The 50th Anniversary of the Macha-Tulama Association
When: August 1, 2014
Where: Ukrainian Catholic National Shrine, 4250 Harewood Rd, NE, Washington, DC 20017, starting at 4:30PM.
Background: The formation of the Macha-Tulama Association (MTA) in early 1960s was a watershed moment in Oromo history. In fact, the Oromo, Ethiopia’s single largest ethnic group, have yet to form another civic organization that can rival the MTA whose historical significance has captured the imagination of two generations. The MTA was formed during the final decade of Haile Selassie’s imperial rule as a welfare association to build rural roads and conduct literacy campaign focusing on Oromia, the Oromo homeland.
The organization’s broader aim was to raise Oromo national consciousness. Raise, it did by mobilizing the dispossessed Oromo mass. Within few years, the MTA brought together Oromo leaders from around the country attracting the imperial regime’s wrath.
In 1966, in what was largely considered an inside plot, a bomb blast rocked a cinema in Central Addis Ababa. Authorities wasted no time to crackdown on the group, arresting more than 100 prominent leaders including Mamo Mazamir, who was sentenced to death by hanging following a sham trial. Other MTA leaders such as Hailemariam Gamada, Alamu Qixxeesa, Mokonnen Wasanu, Lamessa Boru, Seifu Tasama and Dadhi Fayisa received lengthy prison sentences. The regime then banned the organization but this did not deter the development of Oromo nationalism. Activists went underground and continued organizing the Oromo around issues of social and economic justice.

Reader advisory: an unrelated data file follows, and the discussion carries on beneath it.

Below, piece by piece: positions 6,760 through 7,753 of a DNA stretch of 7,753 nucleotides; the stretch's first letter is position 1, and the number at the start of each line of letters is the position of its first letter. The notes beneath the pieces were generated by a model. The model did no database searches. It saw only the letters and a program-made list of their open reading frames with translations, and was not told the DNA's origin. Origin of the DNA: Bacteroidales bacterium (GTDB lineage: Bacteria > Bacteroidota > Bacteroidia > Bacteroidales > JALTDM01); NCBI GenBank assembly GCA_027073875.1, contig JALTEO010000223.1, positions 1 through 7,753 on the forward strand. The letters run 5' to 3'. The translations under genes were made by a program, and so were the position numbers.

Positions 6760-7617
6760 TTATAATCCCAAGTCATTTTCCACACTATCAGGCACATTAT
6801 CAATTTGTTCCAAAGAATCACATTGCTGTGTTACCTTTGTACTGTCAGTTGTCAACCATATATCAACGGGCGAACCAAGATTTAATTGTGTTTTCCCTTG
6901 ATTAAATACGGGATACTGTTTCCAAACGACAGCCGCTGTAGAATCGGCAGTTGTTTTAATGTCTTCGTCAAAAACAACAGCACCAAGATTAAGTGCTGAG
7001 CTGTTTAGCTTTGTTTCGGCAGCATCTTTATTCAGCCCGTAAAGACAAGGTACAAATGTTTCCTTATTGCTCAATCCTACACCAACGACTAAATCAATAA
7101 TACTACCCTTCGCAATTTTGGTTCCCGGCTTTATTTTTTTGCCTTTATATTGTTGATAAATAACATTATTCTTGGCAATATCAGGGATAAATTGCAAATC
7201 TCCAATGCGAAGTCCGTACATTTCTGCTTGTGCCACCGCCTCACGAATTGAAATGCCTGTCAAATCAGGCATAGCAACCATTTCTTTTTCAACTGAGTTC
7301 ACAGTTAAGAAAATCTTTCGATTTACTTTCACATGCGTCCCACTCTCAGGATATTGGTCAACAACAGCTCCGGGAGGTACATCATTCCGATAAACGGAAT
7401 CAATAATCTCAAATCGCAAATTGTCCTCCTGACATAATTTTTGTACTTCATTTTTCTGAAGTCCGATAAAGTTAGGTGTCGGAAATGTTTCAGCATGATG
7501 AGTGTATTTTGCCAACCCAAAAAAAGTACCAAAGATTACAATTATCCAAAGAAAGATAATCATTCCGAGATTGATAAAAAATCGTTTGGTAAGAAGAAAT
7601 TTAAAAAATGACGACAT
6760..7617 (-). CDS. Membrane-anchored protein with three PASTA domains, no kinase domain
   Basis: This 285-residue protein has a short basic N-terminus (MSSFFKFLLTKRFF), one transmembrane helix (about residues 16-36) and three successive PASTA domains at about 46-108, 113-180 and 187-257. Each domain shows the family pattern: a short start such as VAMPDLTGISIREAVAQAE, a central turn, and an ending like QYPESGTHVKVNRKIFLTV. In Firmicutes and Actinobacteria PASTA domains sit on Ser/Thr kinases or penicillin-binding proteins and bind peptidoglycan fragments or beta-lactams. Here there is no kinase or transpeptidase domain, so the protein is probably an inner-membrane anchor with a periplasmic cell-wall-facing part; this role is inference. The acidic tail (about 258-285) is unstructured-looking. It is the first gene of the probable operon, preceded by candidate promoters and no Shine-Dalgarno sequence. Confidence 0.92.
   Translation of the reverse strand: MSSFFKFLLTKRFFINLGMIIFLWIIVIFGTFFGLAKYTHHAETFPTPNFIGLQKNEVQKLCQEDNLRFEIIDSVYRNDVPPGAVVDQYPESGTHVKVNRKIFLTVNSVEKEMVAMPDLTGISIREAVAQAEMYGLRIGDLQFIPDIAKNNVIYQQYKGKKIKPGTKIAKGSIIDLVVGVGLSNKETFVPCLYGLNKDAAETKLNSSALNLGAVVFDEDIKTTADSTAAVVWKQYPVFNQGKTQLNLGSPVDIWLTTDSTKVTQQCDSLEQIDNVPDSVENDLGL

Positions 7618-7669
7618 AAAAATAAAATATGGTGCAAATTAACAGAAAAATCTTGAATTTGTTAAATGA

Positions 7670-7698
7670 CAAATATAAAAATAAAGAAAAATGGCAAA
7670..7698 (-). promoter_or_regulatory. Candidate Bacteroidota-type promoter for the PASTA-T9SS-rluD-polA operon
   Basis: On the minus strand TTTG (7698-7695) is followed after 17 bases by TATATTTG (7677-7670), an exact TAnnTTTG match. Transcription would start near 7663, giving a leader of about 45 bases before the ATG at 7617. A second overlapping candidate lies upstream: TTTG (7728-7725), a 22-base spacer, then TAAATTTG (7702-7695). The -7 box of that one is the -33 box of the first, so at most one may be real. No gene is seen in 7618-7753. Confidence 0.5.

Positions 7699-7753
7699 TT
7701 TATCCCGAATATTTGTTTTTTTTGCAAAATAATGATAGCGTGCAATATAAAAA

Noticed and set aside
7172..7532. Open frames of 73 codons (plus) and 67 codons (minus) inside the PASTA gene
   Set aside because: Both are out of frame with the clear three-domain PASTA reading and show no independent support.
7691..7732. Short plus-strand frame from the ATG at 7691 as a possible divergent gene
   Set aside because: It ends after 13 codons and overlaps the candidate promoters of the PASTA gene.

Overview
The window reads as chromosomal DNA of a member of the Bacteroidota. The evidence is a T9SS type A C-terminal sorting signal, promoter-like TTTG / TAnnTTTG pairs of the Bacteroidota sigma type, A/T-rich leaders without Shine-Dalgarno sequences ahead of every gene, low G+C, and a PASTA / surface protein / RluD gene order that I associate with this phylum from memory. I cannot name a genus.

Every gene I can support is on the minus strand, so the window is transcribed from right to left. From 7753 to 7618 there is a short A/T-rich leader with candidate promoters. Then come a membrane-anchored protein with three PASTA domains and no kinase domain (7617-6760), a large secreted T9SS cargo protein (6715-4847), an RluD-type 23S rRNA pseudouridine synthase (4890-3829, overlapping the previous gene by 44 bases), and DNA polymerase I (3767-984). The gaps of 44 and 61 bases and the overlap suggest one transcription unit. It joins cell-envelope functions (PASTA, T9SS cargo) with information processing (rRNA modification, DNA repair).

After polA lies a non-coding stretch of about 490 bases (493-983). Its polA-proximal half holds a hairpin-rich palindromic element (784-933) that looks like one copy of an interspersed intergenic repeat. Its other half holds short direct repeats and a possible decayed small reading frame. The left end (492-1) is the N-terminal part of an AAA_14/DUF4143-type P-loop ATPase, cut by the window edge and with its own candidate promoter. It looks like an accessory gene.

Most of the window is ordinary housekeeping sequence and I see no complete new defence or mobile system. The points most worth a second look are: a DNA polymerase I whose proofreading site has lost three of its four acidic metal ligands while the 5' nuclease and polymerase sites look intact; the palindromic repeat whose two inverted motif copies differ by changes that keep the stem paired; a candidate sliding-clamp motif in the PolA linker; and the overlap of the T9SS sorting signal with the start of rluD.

It was an unfortunate episode as this was the first and only civic institution for the Oromo. The MTA rebounded in 1970s and was instrumental in generating momentum for the formation in 1974 of the first pan-Oromo political organization, the Oromo Liberation Front. Since its humble beginning, the MTA has been banned by three successive Ethiopian regimes, most recently by the EPRDF in 2004. During the organization’s many years of ups and downs, its leaders have paid dearly to uphold Oromos civic rights to organize. Notable among those sacrifices is the hanging of Gen. Tadesse Birru, one of the organization’s pioneering leaders.